Tim Nelson Takes on Maricopa County Attorney Andrew Thomas' RICO Spending
by Sarah Fenske
The Democratic candidates for Maricopa County Attorney squared off last night at Central High School. But what was a bit more interesting than the debate, I think, was the press conference that one candidate held before the event.
Tim Nelson, who is Governor Janet Napolitano's former general counsel, held the conference to denounce the current county attorney, Andrew Thomas, for his habit of spending RICO funds to promote his own agenda. As we've previously reported, Thomas has used the funds for a host of questionable purchases - many of them clearly designed to shore up his own name recognition. Most recently, as my colleague Stephen Lemons reported, Thomas even used RICO money to sponsor a right-wing radio host's book tour.
The radio host in question, Darrell Ankarlo, works for KTAR. Which is why it was incredibly funny that a "reporter" from KTAR showed up for the conference and attempted to pose "questions" vindicating the expenditure. (Interestingly enough, the "reporter" was hanging out with Thomas' right-hand guy, Barnett Lotstein, while the Nelson people were setting up.)
After Nelson gave a short speech criticizing the expenses - "what does promoting a political book have to do with public safety?" - the KTAR "reporter" began challenging him.
"You said tax money was used to promote the book," she began. Nelson quickly corrected her. No, he said, it wasn't tax money, he agreed, but it was "public money." (RICO funds are seized in racketeering investigations and then given to law enforcement agencies, so they qualify as public funds.)
The reporter tried again: "Isn't it true you can use RICO funds for education when it comes to crime?"
Nelson was ready. "The statute that covers this clearly states what RICO funds can be used for. That's not a private, political purpose."
In fact, guidelines from the United States Department of Justice state clearly that RICO funds can be used for only four purposes: racketeering investigations, gang prevention, substance abuse programs, and substance abuse education.
And, as Nelson reiterated last night, that hasn't been Thomas' policy. Just consider the examples that our reporting at New Times has turned up:
* Thomas' office has earmarked $168,000 for Christian-based organizations - many of which appear to be using the money for proselytizing, which is completely illegal.
* Thomas hired the guy who produces his campaign commercials, at a cost of $128,000, to shoot anti-drug spots featuring himself. While the ads are ostensibly anti-drug, they seem more focused on getting Thomas' name and face out there than anything. It's cost the taxpayers more than $2 million to air them.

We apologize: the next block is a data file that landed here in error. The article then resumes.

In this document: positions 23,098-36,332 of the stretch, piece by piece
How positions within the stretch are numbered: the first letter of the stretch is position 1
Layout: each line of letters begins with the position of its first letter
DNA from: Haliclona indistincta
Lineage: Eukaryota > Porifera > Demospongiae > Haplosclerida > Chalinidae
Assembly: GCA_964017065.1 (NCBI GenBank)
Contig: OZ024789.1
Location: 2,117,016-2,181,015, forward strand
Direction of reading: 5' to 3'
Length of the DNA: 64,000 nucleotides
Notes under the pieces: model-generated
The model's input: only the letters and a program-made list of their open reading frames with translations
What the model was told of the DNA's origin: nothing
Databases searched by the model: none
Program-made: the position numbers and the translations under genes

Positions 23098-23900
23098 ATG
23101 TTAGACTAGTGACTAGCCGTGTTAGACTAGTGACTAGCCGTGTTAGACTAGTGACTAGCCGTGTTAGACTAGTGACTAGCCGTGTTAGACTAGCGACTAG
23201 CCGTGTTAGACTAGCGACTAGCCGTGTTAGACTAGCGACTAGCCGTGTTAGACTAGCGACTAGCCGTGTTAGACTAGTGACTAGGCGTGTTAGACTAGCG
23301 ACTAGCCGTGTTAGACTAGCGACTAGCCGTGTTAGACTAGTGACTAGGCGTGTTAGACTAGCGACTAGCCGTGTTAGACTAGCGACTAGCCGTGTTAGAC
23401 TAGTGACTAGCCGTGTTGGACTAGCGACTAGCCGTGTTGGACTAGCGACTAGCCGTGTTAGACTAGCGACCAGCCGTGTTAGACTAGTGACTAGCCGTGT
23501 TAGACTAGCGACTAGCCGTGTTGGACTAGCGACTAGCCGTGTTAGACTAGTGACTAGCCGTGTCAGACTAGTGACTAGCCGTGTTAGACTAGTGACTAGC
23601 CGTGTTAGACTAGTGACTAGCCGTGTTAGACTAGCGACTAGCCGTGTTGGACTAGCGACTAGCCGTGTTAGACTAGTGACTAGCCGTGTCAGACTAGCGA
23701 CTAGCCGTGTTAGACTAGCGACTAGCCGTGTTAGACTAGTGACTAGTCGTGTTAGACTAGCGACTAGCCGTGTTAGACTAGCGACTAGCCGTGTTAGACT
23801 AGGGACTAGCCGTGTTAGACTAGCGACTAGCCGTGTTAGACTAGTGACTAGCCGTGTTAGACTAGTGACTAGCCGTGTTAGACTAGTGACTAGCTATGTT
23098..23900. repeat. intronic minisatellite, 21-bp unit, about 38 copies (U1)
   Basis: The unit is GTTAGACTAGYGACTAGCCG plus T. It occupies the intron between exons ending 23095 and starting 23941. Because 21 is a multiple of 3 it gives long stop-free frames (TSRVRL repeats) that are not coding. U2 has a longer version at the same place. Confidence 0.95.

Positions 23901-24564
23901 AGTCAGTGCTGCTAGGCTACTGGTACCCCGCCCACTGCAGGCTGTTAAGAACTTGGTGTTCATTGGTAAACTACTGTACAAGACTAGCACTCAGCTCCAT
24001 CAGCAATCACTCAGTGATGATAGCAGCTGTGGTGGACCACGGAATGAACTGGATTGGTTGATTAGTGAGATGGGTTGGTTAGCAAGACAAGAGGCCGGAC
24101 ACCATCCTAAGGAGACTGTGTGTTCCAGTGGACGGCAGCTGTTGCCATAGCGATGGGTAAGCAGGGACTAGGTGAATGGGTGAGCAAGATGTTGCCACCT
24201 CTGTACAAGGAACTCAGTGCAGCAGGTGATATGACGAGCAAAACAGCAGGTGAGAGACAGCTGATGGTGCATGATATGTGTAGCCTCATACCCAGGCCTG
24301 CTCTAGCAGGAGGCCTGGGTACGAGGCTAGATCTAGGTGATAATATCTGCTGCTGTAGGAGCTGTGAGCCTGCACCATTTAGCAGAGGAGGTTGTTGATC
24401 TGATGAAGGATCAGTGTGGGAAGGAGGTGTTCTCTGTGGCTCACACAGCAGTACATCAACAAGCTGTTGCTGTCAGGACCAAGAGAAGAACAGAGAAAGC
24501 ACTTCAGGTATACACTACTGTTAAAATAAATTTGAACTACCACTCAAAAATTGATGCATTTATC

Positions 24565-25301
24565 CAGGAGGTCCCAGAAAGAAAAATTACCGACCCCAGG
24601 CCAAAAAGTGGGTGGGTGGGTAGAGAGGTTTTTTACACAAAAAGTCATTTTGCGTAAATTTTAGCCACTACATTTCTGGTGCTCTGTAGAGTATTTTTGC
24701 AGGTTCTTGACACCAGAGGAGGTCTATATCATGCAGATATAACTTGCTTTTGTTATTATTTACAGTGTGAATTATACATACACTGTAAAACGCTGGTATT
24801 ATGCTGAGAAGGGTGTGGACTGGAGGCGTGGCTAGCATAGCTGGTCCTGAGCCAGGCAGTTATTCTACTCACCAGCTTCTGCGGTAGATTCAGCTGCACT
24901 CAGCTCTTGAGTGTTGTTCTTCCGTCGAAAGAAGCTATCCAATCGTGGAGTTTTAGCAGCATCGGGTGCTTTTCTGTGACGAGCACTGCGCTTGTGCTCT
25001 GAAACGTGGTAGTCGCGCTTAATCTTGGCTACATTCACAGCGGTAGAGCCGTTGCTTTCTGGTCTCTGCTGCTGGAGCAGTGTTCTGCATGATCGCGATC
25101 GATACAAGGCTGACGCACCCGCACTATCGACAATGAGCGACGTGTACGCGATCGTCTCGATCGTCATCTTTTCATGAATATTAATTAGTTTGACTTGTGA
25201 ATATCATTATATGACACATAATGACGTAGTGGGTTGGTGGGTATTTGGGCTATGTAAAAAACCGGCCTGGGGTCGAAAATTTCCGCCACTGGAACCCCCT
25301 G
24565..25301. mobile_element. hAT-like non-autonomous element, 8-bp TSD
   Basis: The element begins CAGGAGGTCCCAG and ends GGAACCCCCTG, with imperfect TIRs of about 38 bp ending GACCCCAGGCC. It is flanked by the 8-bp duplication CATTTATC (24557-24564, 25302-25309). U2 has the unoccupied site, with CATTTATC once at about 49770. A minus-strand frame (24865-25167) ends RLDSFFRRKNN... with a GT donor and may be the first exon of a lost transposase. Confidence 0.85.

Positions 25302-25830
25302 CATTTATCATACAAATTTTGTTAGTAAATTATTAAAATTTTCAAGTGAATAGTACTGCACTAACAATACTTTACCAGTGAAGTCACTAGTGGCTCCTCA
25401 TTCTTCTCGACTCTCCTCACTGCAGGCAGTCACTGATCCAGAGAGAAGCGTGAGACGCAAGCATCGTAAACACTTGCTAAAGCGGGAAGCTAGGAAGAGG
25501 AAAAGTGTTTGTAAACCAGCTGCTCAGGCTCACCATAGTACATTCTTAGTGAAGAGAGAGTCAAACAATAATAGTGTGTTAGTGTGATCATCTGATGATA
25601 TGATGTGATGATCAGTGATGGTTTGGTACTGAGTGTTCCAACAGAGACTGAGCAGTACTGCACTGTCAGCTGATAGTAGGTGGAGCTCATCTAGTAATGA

* Thomas used RICO funds, in part, to finance a conference on illegal immigration in Phoenix in 2005, according to public records I reviewed. Yes, illegal immigration is Thomas' obsession. It is not, however, something that the Justice Department allows RICO funding to be used for. Even worse, Thomas used the public funds for some dubious extras, including a $500 honorarium for Mark Krikorian of the Center for Immigration Studies and $710 to help finance first-class airfare for conservative columnist John Leo, who spoke on a panel.
* Finally, the most recent scoop from my my jubilant colleague Stephen Lemons, who reported that public funds are subsidizing radio host Darrell Ankarlo's book tour, to the tune of $11,500.
It's really nutty stuff - and Nelson is right to devote so much time to criticizing it. He called for the Maricopa County Attorney's Office to come clean about the Ankarlo expense, which it did soon after. (Lotstein gave us reporters a copy of the one-page "contract" setting up the sponsorship.) I hope he follows up by calling for a complete audit of the RICO program under Thomas. There is simply too much here that ignores Justice Department guidelines.
Incidentally, the reason I'm not writing more about the debate is that both guys did quite well. Nelson and his opponent in the Democratic primary, Gerald Richard, are both well-spoken and intelligent - and both offer a clear break with Thomas' policies.
Nelson, I think, did a great job hammering away at Thomas' poor management. He also pledged that, unlike Thomas, he won't steer work to his old law firm or his contributors if elected. He'd establish an independent committee to evaluate all outside counsel - and said flatly, "I'm going to make sure we won't give any money to the firm that hired me while I ran for office," a clear dig at the tens of thousands of dollars that have made their way to Thomas' former boss, Dennis Wilenchik.
And Richard hit the ball out of the park on a question about Sheriff Joe Arpaio's Tent City. Nelson said he couldn't do much about Tent City, which is undoubtedly true. But Richard showed how the bully pulpit can still be effective.
Alluding to the fact that blacks used to be barred from voting, Richard said, "There are things that are legal, but not right. And I'm gonna let Sheriff Joe know - especially at a time when we see more civil liability cases coming in to be handled by the county attorney - that it is legal, but it's not right."
Props to the League of Women Voters for hosting such an interesting discussion.